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It's Not Too Late to Plant!
by John Harmon
June 15, 2003

 

If you thought that this has been an unusual and cold spring you would be right. Bill Miller at Client Services, Yukon and Northern BC, Meteorological Service of Canada, Pacific & Yukon Region in Whitehorse summed it up this way. "May was not an especially nice month this year in the Yukon. Most areas except those snuggled right up to the St. Elias range and Old Crow recorded below normal temperatures". Most of the Yukon set multiple record daily low temperatures during May.

New daily minimum temperature records were set in Whitehorse on the 2,16,17 and 28th of May breaking records set in 1961, 1988, 1975 and 1968 respectively. The low of -11.8C on the 2nd was the second coldest day in May ever recorded in Whitehorse. The 7th tied a record low set in 1949. Bill had one more observation to make: "With cool temperatures dominating the weather it was not a year to try and sneak out your bedding plants early". Bill is correct!

Don't think it's too late to plant now. As a matter of fact plants set out this week will eventually do better than those set out two weeks ago. I've been waiting until the first week in June to plant out for years and even another week when we have a cold spring like this year. Your plants will get a great start now that summer has struck with a vengeance as long as they get enough moisture. They will not have to deal with the colder temperatures of just a couple of weeks ago and will be able to take off unhindered by the stunting effects of the cold nights. It's also not too late to plant seeds in the garden. Things like Swiss Chard and even some varieties of carrots and many other greens and veggies can be sown now and you will still get a good crop.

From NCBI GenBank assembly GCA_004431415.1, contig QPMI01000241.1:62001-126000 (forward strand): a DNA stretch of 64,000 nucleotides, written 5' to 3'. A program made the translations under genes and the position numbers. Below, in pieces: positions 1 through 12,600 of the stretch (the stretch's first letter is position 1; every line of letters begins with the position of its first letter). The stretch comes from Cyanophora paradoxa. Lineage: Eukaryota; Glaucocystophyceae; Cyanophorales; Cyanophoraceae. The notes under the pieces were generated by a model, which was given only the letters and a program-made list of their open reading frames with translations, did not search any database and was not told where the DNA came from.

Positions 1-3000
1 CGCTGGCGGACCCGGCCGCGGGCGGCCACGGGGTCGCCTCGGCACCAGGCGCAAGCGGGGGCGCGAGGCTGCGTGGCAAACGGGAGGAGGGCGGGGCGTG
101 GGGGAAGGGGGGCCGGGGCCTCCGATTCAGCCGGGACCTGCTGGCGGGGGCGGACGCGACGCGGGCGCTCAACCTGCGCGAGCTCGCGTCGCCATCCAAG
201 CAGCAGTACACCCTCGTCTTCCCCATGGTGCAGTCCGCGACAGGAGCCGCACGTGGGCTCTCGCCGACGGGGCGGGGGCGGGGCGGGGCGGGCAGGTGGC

As far as my own planting went I finally got my field tilled just 10 days ago. I went out and fired up my old tractor that had been sitting out in the field since last fall. While checking it out before starting it up I found a bird's nest nestled nicely under the fuel tank between hydraulic lines and pumps on top of the engine. I removed it without much thought and did my tilling. Afterwards I parked the tractor behind the house at least 100 yards away from where it had resided over the winter. Just a few days later I went to get the tractor to till up my garden. As I walked up I discovered the bird had re-built the nest in exactly the same spot even though the tractor had moved.

Once again I removed the nest while marveling at the determination of whatever bird had decided my old Case tractor was the perfect summer home. I did my tilling and left the tractor over by the garden nowhere near the first two parking spots. A couple of days ago while checking the garden I saw a bird fly out from the engine of the tractor. Checking it out I discovered the nest was re-built once again and this time had two beautiful blue robin's eggs in it. I have to give this robin credit for tenacity. She refused to give up her choice for a nest even after I had removed two. Since the tilling is done for the spring I decided this time to let her have the tractor. I'm quite sure the folks at Case never intended the Case 500 tractor to be used as a platform for bird's nests but at least one robin thinks it's perfect enough to go to great lengths to claim her nesting spot.

Now that everything is tilled despite the nest building I'll be able to get my own garden planted even though I have my doubts about getting any rain to help it along this summer. It's been a weird spring and it's not looking good for the rest of our short season but being an optimist is part of being a gardener and I'll be planting anyway.

 

 

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